Willing to take a bet
While the Legislature is out of the Statehouse for its spring break, let’s take a little spin at the roulette wheel.
There’s a game of chance going on in the governor’s office, and it will mean jobs, entertainment and state tax revenues, or not.
Spin the wheel, and the governor either signs — or doesn’t sign or allows to become law without his signature — a bill that would allow someone with approximately $55.5 million in cash and chips to build a casino in either Crawford or Cherokee counties in southeast Kansas.
The area — which has seen across-the-state-line casinos sprout like crabgrass in Oklahoma — needs some economic development, and a casino sure is one.
It’s probably not odd casinos don’t make it into most of the governor’s eco-devo speeches, or jobs creation speeches or cut-income-taxes speeches.
This is eco-devo with a little moral/social sandbag of gambling riding on it.
And actually, the chance for a casino in southeast Kansas would mirror the southwest Kansas casino at Dodge City, where to encourage the business, the state reduced the capital investment requirement from the $225 million for the Kansas City area to $50 million. And cutting the cash-up-front privilege fee for getting the casino license — sorta like a tip to the blackjack dealer after a good hand — brings the price to $5.5 million instead of the big-city casino fee of $25 million.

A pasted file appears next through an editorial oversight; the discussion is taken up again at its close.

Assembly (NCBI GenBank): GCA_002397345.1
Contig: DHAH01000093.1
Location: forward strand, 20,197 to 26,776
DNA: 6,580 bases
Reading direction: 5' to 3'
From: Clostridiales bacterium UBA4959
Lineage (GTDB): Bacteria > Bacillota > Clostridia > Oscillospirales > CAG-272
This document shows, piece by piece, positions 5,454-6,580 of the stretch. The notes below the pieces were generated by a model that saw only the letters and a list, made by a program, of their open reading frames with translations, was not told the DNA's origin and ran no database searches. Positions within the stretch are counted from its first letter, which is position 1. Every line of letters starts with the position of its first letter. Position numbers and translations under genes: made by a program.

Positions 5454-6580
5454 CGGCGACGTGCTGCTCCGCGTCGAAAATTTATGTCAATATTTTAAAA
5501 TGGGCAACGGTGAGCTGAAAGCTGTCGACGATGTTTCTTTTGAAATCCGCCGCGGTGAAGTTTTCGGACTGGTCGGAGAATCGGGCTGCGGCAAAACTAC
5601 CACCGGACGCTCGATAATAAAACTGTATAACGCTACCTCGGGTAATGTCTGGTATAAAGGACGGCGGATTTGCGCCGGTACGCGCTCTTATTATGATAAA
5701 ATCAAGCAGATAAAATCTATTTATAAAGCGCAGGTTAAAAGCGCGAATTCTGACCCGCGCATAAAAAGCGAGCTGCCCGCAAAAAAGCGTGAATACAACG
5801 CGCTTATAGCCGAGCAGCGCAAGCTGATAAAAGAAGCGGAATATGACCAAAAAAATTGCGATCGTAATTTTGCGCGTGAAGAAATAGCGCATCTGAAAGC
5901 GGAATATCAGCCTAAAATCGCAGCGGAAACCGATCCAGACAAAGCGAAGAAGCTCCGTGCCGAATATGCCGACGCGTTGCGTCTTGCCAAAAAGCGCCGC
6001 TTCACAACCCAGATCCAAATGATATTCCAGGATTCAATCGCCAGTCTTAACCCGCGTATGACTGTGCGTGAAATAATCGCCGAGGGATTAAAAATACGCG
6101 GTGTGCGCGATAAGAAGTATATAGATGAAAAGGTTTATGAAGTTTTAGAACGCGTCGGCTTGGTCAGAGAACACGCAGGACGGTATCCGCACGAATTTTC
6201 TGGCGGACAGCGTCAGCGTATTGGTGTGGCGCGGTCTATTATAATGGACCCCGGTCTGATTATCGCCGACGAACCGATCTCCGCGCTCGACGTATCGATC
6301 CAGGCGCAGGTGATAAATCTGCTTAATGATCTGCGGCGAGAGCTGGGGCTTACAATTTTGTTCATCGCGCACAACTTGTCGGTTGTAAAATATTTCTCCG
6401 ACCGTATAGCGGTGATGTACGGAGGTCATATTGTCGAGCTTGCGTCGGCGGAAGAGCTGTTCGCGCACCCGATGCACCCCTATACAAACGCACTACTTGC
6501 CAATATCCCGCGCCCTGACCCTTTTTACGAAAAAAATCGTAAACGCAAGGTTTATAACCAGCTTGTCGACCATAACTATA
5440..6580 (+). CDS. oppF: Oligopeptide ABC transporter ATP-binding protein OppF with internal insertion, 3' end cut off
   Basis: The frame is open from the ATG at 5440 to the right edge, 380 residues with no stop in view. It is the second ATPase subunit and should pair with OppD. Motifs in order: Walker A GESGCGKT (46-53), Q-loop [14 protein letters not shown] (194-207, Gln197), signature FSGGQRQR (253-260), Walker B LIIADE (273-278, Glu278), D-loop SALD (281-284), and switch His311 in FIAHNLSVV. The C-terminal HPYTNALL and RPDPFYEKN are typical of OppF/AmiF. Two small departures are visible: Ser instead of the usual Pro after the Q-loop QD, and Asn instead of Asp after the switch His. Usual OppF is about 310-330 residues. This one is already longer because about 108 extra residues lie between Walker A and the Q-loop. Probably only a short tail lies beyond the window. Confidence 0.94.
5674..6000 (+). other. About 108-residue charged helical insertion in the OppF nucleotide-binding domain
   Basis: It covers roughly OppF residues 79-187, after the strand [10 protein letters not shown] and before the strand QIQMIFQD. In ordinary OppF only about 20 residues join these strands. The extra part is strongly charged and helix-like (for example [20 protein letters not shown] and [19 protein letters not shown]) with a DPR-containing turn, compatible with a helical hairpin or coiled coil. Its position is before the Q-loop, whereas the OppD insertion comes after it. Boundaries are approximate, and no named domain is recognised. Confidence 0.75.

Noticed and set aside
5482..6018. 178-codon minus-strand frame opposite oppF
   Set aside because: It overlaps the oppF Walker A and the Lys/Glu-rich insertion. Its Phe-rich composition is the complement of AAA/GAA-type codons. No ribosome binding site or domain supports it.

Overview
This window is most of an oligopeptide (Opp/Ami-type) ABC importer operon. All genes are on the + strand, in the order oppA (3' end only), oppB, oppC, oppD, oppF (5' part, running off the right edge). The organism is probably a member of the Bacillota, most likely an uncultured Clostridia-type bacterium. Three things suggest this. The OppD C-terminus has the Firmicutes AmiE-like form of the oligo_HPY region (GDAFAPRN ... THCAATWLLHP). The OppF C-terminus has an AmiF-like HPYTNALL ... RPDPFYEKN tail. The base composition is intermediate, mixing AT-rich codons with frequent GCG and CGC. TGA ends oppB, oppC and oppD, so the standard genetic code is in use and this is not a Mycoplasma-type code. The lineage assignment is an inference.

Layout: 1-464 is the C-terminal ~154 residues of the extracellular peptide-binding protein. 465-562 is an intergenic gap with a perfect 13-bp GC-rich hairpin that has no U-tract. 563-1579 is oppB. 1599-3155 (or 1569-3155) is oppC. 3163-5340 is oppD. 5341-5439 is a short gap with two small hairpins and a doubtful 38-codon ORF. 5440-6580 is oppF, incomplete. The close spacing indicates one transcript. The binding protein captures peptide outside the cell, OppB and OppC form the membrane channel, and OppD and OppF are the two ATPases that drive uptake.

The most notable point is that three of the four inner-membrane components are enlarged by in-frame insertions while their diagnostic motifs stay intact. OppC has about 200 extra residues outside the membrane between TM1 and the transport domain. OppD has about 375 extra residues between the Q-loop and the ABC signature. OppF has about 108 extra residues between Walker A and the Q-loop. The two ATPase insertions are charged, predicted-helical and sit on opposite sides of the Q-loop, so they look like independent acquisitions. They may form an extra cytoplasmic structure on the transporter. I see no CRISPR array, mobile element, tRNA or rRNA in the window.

The investment requirements? Well, in the Kansas City area where there’s lots to do, a little more glamour is demanded to make sure the casino draws a crowd than in far-west Kansas and southeast Kansas. And, of course, the nice thing about playing slot machines is people play slot machines in a pole barn if they have to or maybe the back room of a fraternal organization.
But there is this gambling/spend the rent money social overtone non-gamblers refer to, and it turns out to be a fairly interesting little social policy decision for the governor. Socially conservative Kansans would prefer their fellow Kansans spend their money on painting their houses, feeding their children or probably attending even R-rated movies instead of putting money into slot machines or card games.
At some point, you have to figure Gov. Sam Brownback already has that conservative crowd, and if it gets ticked off he allows the casino, well, everyone makes mistakes. But, if he vetoes the bill to please the conservatives who are already going to be voting for him, does he upset the eco-devo crowd that likes to see bulldozers moving dirt and steelworkers welding building frames?
Interesting little decision coming up here.
And, the governor tends to be tidy enough nobody’s going to believe he lost the bill in a stack of old newspapers and candy wrappers on his desk.
Syndicated by Hawver News Co. of Topeka, Martin Hawver is publisher
of Hawver’s Capitol Report.